• Disaffected says:

        I live in a designated senior citizen condoplex here in my humble little burg, and some of us make exceedingly humble little overtures toward a gift economy. But in the end they’re always limited by ingrained capitalist mindsets and the fact that most of my fellow codgers have WAY more money than they know what to do with. [A fair amount of widows, and a whole lot of well-to-does with even wealthier kids who are now willing to pay to keep them close.]
        In my experience, most American’s will find it EXCEEDINGLY DIFFICULT to ever implement a gift economy in their lifetimes. As Dmitry Orlov has correctly noted many times, America’s eventual fall will be (and has been) almost infinitely more painful than the USSR’s, simply because we’ve had it so good for so long, and perhaps even more importantly, because our particular brand of infestation/infection has been so much more virulent right from the start.

    • Disaffected says:

      Well, I do agree with you Jack that abolishing bankers, interest based loans, and fractional reserve banking (lending money into existence) would be a fine first start. Abolishing money as means of exchange would be an ideal, but the problem is, we’d need a MUCH smaller population to ever attain it. [Large human populations, unfortunately, demand complex economies to support them, all of which are based on abstract and complex monetary units of exchange.] Fortunately, or unfortunately, depending on your personal point of view, both destruction of the current money supply and dramatically reduced population levels appear to be in the offing in our very near term future, so who knows, you just might get your way very soon.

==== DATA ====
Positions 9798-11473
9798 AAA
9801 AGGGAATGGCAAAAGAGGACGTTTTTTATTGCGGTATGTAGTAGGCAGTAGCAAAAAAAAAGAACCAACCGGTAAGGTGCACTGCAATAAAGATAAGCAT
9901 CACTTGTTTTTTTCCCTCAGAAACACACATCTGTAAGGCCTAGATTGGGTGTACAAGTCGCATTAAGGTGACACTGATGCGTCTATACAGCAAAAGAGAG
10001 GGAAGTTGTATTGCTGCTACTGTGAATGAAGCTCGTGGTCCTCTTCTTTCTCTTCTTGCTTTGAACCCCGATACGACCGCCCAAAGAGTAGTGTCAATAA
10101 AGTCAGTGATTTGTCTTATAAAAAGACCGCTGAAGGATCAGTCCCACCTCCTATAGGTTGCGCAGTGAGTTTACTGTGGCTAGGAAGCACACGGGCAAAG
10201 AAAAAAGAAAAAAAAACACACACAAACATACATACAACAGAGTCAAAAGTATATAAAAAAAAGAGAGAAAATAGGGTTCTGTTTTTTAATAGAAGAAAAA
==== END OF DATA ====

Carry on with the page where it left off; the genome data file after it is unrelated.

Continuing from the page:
• Shamus says:

      Jack, what would you have done with me when I exchange this for that with a willing participant?

  3. Ron says:

    Thank you Sandy, “For keepin’ it real, Dawg”

  4. Disaffected says:

    Interesting post, Sandy! It reminds me of a passage from William Peter Blatty’s Legion, which I just recently completed after meaning to for years. Setting: Kinderman is the detective (who also appeared in Blatty’s The Exorcist, who investigates the murders around which the novel revolves, committed by old and mentally infirm people who are controlled by the disembodied spirit of the Gemini Killer (superficially based on the real life Zodiak Killer) who now inhabits the body of The Exorcist protagonist, priest Damien Karras. It should go without saying that all of this is expressed in terms of the Christian myth (which is its true value).